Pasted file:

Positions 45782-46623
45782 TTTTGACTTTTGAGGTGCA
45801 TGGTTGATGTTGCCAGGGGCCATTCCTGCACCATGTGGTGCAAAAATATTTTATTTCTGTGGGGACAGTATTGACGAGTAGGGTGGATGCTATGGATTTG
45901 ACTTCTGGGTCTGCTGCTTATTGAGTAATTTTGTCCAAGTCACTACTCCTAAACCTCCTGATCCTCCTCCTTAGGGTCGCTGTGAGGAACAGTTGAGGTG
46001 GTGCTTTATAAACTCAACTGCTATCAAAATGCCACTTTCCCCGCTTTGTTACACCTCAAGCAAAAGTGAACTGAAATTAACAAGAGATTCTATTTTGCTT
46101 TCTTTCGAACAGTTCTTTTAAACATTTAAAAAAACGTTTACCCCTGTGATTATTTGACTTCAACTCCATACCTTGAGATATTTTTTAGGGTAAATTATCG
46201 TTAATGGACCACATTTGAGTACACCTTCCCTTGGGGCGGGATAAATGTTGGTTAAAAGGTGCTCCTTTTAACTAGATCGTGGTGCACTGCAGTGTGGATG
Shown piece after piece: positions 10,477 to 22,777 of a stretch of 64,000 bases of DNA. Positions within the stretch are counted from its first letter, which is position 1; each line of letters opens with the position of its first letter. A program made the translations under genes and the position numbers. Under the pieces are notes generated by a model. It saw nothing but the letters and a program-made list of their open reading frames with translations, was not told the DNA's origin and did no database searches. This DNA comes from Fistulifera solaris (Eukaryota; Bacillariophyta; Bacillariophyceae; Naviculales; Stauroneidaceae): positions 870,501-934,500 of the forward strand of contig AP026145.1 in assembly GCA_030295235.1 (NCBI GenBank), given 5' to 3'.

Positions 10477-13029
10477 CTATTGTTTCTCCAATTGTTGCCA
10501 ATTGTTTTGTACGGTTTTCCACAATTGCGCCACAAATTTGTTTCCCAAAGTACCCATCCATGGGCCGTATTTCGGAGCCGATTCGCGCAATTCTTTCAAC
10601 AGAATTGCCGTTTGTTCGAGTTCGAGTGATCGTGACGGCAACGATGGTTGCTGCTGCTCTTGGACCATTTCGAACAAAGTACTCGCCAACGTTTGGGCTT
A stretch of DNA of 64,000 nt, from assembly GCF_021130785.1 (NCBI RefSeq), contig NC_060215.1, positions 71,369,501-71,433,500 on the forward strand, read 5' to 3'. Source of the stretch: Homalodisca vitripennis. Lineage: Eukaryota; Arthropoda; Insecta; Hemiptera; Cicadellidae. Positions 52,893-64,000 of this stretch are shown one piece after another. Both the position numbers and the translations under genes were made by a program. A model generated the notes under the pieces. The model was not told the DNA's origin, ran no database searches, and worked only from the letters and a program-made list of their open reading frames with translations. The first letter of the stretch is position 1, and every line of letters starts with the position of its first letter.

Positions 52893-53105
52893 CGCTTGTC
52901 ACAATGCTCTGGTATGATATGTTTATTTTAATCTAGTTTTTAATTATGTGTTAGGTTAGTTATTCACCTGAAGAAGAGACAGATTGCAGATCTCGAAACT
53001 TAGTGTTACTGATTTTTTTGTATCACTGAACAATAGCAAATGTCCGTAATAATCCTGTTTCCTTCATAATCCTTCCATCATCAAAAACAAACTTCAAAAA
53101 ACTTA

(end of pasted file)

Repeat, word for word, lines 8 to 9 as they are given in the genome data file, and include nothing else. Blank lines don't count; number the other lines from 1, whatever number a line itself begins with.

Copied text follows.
Shown piece after piece: positions 10,477 to 22,777 of a stretch of 64,000 bases of DNA. Positions within the stretch are counted from its first letter, which is position 1; each line of letters opens with the position of its first letter. A program made the translations under genes and the position numbers. Under the pieces are notes generated by a model. It saw nothing but the letters and a program-made list of their open reading frames with translations, was not told the DNA's origin and did no database searches. This DNA comes from Fistulifera solaris (Eukaryota; Bacillariophyta; Bacillariophyceae; Naviculales; Stauroneidaceae): positions 870,501-934,500 of the forward strand of contig AP026145.1 in assembly GCA_030295235.1 (NCBI GenBank), given 5' to 3'.

Positions 10477-13029